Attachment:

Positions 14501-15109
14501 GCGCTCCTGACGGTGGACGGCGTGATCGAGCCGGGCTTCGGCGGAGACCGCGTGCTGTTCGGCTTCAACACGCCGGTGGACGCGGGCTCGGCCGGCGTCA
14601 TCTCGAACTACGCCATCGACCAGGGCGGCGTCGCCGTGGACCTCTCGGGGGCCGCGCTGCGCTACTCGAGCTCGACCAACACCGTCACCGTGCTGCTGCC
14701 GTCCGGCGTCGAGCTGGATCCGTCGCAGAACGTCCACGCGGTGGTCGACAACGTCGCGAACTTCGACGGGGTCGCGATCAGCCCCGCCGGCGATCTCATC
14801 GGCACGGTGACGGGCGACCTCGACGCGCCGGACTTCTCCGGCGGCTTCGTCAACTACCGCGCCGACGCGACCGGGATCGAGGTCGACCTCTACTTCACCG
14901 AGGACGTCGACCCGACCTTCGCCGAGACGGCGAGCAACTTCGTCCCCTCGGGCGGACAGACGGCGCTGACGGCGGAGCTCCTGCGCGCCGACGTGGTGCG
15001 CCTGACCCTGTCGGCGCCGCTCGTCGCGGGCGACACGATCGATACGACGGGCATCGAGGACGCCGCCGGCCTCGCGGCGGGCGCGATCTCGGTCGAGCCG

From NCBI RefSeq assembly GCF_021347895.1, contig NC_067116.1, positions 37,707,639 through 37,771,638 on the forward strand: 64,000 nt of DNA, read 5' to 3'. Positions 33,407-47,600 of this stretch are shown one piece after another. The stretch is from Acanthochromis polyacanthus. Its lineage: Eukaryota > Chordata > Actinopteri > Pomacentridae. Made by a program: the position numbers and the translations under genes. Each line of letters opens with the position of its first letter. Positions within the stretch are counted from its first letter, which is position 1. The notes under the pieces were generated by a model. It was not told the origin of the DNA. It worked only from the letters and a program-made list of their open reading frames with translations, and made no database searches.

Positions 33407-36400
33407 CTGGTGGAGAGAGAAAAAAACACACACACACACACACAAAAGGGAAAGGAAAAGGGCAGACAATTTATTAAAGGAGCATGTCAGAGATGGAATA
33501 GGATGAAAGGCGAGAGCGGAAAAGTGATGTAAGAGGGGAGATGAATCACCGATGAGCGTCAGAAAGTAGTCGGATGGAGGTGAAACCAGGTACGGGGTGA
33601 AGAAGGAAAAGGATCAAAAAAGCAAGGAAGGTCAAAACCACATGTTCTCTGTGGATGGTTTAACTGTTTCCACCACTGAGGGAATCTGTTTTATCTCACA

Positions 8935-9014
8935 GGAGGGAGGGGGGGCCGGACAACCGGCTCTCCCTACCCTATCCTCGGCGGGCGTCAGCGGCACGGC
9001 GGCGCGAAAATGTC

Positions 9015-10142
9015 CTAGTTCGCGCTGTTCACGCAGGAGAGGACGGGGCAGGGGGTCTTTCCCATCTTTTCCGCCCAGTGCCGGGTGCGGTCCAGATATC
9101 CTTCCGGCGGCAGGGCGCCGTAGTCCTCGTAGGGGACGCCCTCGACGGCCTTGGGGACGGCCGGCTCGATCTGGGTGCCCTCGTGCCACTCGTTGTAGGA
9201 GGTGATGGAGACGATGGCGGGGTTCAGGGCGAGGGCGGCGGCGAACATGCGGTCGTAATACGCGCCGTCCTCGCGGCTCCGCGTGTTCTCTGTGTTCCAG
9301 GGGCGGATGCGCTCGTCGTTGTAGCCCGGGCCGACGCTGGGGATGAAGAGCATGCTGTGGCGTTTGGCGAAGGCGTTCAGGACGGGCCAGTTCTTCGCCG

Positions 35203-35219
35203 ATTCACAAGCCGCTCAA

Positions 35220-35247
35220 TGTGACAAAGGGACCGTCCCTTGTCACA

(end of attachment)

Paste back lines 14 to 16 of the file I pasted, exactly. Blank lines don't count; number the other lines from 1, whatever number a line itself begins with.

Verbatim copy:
8935 GGAGGGAGGGGGGGCCGGACAACCGGCTCTCCCTACCCTATCCTCGGCGGGCGTCAGCGGCACGGC
9001 GGCGCGAAAATGTC

Positions 9015-10142